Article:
Denver to dump residential dumpsters

Conversion aims to keep out illegal dumping

DENVER - A different kind of alley fight is taking shape in Denver. The city is now poised to eliminate residential dumpsters.     

It's an effort to stop people from illegally dumping mattresses, couches, and other large items illegaly.        

The trash collection overhaul will roll out next summer.

"The residents in Denver have said, 'we're tired of having to deal with all this illegal dumping,'" said District 3 councilman Paul Lopez. Lopez said dumping is particularly troubling in west Denver and has been for decades. 

"Over the years, dumpsters have been a magnet for bad behavior," said Lopez. "Although they seem efficient, dumpsters can present a lot of problems for the community. They tend to overflow, lids go missing, they catch on fire, they attract graffiti."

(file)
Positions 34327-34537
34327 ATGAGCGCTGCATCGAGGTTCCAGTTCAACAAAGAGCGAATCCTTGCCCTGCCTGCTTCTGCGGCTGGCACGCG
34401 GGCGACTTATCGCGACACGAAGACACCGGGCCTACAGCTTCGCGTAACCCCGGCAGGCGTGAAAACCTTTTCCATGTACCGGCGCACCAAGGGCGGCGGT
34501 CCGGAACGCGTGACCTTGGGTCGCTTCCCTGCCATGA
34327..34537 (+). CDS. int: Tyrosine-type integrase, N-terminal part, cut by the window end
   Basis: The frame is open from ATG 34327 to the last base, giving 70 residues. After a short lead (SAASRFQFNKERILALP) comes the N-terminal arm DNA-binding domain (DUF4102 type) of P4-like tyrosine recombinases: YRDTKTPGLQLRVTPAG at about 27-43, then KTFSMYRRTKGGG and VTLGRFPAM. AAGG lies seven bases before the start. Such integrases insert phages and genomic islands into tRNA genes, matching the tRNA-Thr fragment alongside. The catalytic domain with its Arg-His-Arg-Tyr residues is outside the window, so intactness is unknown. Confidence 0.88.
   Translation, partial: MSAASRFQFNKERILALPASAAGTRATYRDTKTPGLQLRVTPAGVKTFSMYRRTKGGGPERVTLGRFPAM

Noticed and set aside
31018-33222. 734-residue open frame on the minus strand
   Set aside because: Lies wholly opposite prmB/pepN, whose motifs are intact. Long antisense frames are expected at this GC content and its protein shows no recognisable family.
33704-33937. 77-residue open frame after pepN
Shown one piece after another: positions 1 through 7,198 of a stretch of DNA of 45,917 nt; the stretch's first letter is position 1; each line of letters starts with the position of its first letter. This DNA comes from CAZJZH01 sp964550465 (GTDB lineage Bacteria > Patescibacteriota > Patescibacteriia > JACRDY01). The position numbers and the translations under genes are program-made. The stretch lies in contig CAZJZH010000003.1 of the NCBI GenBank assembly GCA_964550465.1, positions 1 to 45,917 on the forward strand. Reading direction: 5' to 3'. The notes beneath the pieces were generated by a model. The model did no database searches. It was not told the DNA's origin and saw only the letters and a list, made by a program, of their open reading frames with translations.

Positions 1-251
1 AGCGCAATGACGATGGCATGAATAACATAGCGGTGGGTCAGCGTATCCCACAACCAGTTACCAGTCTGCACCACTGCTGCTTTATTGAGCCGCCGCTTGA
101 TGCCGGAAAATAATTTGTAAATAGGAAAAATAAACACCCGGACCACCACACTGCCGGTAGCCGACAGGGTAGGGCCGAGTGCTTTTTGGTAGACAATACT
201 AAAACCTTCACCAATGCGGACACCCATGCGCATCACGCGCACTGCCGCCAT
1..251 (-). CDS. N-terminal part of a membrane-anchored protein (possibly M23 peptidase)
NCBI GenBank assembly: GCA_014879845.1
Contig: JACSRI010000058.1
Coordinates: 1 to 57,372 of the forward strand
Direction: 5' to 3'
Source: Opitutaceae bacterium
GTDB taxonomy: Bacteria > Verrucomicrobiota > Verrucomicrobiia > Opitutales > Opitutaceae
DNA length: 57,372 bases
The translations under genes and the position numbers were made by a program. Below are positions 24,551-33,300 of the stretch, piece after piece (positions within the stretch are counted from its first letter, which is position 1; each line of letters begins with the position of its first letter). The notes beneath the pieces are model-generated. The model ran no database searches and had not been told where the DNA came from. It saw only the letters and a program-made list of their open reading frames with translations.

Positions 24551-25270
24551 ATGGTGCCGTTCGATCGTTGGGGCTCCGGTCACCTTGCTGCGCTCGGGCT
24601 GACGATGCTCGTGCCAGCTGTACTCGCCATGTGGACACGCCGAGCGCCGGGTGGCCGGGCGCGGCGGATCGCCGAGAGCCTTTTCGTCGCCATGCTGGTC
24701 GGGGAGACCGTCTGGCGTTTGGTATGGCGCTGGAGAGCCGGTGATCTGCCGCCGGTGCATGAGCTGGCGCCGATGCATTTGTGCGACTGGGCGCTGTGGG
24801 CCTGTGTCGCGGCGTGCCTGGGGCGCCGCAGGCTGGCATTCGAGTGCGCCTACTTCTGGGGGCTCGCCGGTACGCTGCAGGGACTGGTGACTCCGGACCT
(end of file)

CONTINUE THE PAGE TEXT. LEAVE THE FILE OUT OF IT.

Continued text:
Denver resident Katie Montoya won't necessarily be sad to see them go.

"Some people will just pull up their pick-up next to ours and sometimes they dump mattresses and all sorts of things, and so then that's kind of unsightly," said Montoya.

Jesse Fitzgerald said dumpsters offer convenience, while barrels are hard to manage.

"The narrow space that we have over there is really narrow and it's just a big hassle getting a barrel out," he said.

The move comes after years of the city trying to find the money to pay for the conversion.   

"It's finally in the budget," said Lopez.        

Currently, roughly half of Denver neighborhoods have alley dumpsters, the other half have individual barrels or manual pick-up.           

The neighborhoods closest to the city line on all four sides of the city will be first for the conversion in an effort to eliminate dumpers from coming across the city line to dump large items.

"We want Denver to remain the cleanest city possible by discouraging this behavior."

Apartments and businesses will keep their dumpsters.

The city believes this is a major upgrade.

"Our neighborhoods aren't dumping grounds," said Lopez.

Lopez said statistics show neighborhoods with individual barrels have far fewer problems with illegal dumping, graffiti and trash fires. 

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